There is a tradition in pro wrestling, or at least in WWE, whereby wrestlers walking into a locker room and greeting each other will go through a painstaking process of making sure to shake everyone's hand.
Every time, all the time.
That's a literal statement. Shawn Michaels once talked about the practice of it in an interview with Peter Rosenberg, inferring it's a huge pain in the ass to have to shake everyone's hand, even if you just saw them a day ago, or even hours before. "I've literally shaken the same guy's hand like four times in a day," he said. But, that's just the way it goes.
Well, WWE.com recently wrote an article delving into the subject. Here's an excerpt:
"Guests at a WWE event might notice that everybody shakes hands gratuitously," Cody Rhodes told WWE.com.
"It seems a little strange when people from outside [the industry] see it," WWE commentator JBL said.
The handshake's place in wrestling isn't something that just became commonplace in WWE. JBL explained how the grip began as a secret shake during the sport's early carnival days, done to weed out anyone who didn't belong.
"It looked like you were gripping them real hard, but it was very loose, which showed that you were one of the boys," the former WWE Champion said.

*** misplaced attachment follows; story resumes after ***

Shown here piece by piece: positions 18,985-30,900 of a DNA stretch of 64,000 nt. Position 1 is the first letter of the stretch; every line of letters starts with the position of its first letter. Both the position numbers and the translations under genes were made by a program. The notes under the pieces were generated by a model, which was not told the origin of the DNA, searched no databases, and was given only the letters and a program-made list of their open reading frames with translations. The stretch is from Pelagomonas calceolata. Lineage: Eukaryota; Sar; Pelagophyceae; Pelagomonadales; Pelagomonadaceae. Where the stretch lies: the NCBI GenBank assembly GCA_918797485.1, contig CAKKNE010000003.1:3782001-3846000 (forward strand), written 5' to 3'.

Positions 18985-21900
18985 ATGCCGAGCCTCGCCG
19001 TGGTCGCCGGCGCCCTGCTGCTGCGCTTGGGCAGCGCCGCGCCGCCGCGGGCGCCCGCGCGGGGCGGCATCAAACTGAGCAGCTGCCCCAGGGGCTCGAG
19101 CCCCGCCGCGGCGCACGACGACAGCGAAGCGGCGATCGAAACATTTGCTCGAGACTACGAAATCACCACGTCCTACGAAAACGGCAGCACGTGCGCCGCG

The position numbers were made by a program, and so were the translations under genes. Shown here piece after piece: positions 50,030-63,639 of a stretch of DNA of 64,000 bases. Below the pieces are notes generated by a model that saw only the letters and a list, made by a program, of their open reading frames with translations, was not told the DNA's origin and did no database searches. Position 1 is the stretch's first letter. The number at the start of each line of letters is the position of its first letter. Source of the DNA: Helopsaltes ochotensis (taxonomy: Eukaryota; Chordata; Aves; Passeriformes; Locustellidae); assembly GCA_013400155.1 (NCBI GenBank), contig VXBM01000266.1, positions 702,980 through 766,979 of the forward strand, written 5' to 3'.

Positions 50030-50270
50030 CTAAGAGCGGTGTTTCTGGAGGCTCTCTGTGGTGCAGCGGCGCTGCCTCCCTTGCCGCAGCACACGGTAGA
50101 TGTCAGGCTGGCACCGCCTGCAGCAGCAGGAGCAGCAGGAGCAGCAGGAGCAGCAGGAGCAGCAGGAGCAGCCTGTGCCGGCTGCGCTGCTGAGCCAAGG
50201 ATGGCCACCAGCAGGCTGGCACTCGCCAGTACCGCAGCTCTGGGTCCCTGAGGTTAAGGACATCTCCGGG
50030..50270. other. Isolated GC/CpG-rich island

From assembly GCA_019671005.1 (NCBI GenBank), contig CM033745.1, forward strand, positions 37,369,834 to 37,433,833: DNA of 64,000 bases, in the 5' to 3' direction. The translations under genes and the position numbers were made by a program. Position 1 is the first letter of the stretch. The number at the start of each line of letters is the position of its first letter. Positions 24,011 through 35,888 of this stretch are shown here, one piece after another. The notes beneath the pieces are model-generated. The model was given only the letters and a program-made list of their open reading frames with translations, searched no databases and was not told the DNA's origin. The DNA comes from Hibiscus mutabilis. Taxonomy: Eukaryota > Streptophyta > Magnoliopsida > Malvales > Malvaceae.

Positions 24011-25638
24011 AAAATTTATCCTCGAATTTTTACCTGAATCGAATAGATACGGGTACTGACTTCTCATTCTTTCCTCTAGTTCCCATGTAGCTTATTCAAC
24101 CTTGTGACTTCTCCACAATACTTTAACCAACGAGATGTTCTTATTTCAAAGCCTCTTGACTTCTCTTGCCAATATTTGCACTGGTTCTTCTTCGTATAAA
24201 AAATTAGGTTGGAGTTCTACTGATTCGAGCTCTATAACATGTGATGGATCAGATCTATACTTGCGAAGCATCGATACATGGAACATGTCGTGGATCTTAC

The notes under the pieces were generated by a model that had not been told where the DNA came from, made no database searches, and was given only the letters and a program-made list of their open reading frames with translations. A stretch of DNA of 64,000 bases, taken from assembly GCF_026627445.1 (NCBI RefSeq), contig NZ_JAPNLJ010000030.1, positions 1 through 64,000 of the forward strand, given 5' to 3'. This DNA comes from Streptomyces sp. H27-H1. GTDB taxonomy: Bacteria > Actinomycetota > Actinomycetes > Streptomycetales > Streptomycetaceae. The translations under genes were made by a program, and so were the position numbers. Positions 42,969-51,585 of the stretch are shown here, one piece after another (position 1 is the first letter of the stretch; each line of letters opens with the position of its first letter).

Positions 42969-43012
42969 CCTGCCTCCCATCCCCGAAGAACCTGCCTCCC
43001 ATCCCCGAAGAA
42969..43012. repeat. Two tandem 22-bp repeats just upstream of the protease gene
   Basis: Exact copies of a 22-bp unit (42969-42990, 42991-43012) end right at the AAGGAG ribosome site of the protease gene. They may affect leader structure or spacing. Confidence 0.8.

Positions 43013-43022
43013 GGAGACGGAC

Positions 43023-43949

It's certainly understandable to utilize it as a ritual to weed out those who aren't in on the con, or kayfabe, or whatever you want to call it. But with the industry having evolved to the point it has now, you would think things would change with the times.
Or, at the very least, folks would recognize it for what it is, much like Brock Lesnar. A bit from his book on it (via WWE.com):
"Once I got to the arena, I had to shake everyone's hand. That's the unwritten law... I hadn't seen the boys since we all stood around the baggage claim at the airport a few hours before, hoping our bags would come around quickly so we could beat everyone else to the rental car line. But we would always shake hands, and everyone would smile like they were glad to see each other. It was all so insincere and phony, it made me sick."
There's much more to the WWE.com article, and you can click here to check out the rest. It's worth it for the silliness of it all.